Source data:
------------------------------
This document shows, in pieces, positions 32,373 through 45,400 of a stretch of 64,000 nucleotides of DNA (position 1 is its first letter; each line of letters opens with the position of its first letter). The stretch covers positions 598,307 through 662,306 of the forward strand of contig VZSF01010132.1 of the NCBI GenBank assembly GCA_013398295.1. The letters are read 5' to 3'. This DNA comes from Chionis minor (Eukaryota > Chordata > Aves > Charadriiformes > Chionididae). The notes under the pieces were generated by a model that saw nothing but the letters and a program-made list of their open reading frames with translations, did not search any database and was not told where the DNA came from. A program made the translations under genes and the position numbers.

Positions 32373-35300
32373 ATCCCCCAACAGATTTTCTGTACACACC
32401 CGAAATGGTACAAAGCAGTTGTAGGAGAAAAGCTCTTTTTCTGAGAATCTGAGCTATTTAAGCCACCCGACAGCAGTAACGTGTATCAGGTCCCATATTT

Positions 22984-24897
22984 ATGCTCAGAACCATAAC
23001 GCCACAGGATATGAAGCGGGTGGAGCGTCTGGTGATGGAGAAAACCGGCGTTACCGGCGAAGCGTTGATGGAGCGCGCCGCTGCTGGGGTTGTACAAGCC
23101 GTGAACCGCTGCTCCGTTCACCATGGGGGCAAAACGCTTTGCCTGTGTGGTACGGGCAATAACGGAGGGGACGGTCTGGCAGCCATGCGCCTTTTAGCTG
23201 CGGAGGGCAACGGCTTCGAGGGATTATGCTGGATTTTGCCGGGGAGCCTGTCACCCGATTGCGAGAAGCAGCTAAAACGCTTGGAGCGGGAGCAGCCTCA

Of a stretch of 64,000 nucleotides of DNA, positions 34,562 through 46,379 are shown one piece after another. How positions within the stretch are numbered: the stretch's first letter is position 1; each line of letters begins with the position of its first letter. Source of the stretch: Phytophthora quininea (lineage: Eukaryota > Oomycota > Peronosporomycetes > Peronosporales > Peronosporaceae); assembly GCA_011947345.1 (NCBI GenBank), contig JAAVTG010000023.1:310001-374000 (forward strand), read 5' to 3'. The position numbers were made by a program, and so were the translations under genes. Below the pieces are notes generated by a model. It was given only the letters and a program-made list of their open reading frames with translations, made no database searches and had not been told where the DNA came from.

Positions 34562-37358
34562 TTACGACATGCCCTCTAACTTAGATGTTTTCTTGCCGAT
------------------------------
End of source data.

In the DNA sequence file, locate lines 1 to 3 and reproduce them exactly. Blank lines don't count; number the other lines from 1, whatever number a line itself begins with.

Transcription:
This document shows, in pieces, positions 32,373 through 45,400 of a stretch of 64,000 nucleotides of DNA (position 1 is its first letter; each line of letters opens with the position of its first letter). The stretch covers positions 598,307 through 662,306 of the forward strand of contig VZSF01010132.1 of the NCBI GenBank assembly GCA_013398295.1. The letters are read 5' to 3'. This DNA comes from Chionis minor (Eukaryota > Chordata > Aves > Charadriiformes > Chionididae). The notes under the pieces were generated by a model that saw nothing but the letters and a program-made list of their open reading frames with translations, did not search any database and was not told where the DNA came from. A program made the translations under genes and the position numbers.

Positions 32373-35300
32373 ATCCCCCAACAGATTTTCTGTACACACC